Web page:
What else would do you do on a cold day in March?
It's the week before Easter and the start of the paddling season kicks off with the Red Mo river race at Grassflat. It's a seven and a half mile run through class II rapids. Rocky and swift it a good time and a great run for beginners. The water however, is very cold.
The river and the event have changed over the years. Hurricane Agnes rearranged the boulders in 1972. And according to some, took some of the fun of certain bends. The race itself has evolved from a collection of crazy's in anything that would float (Did I actually see someone launching a bass boat with lawn chairs one year?) into a well organized opening to the competitive paddling season complete with divisions classed according to boats and ability.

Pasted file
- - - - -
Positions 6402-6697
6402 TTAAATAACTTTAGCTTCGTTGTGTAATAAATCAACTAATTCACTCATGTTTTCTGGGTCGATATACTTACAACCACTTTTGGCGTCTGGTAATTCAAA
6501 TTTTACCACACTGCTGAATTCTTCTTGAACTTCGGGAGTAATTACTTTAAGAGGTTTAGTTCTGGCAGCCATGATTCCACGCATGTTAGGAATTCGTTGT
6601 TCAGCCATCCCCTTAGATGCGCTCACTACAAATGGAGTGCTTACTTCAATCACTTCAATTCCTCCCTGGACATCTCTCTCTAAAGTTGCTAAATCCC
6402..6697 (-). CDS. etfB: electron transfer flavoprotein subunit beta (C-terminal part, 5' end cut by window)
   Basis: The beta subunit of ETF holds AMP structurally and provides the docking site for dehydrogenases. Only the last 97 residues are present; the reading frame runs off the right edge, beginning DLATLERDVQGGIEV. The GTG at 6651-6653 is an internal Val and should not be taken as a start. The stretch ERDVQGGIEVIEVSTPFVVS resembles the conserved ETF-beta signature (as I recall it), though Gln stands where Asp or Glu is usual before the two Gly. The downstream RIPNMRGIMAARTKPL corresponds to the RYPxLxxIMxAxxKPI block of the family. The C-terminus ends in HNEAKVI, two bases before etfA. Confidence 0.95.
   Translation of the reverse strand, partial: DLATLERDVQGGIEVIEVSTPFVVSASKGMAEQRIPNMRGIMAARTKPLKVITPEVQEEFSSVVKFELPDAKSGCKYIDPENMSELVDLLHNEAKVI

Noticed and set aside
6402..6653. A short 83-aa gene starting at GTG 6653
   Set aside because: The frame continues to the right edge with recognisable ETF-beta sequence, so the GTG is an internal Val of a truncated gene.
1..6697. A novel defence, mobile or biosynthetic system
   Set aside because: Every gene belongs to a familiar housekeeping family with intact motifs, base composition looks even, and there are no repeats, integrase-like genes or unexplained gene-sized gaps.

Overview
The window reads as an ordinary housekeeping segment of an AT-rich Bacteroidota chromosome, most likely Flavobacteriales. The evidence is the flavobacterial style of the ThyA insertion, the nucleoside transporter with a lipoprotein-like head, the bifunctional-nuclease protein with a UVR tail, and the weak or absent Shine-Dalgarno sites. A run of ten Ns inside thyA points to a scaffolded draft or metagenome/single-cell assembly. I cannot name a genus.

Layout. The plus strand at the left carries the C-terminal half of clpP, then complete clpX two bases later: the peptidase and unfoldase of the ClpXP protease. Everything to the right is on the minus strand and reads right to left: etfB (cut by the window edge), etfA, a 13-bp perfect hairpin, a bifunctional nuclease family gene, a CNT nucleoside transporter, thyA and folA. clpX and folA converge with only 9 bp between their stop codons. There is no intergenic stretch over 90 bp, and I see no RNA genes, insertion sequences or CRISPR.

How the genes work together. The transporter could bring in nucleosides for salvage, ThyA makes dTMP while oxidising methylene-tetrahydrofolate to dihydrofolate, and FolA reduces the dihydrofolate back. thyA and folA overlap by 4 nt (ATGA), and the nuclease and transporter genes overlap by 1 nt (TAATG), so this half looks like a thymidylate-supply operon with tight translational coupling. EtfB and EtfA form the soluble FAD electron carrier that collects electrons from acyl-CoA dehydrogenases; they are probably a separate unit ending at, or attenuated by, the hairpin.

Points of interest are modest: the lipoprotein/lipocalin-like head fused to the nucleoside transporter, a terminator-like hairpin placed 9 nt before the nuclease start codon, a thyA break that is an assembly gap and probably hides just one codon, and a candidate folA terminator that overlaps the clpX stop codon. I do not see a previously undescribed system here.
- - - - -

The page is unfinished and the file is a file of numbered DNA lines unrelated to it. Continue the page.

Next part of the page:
My father and I first ran the Red Mo when I was 11. Mom had no idea what we were up to (one the advantages of having parents living 120 miles apart). We had a home-made canoe. Dad had put it together the year before in the greenhouse next to my grandfather's home. It was fiberglass and wood, and very heavy. I learned several things that year: how to build a canoe, how to paddle, and how not to chew tobacco.
The Red Mo was my first stretch of white water, and a test of sorts of my ability to understand risk. When I am out on the bike and heading north, I like to stop and pay my respects.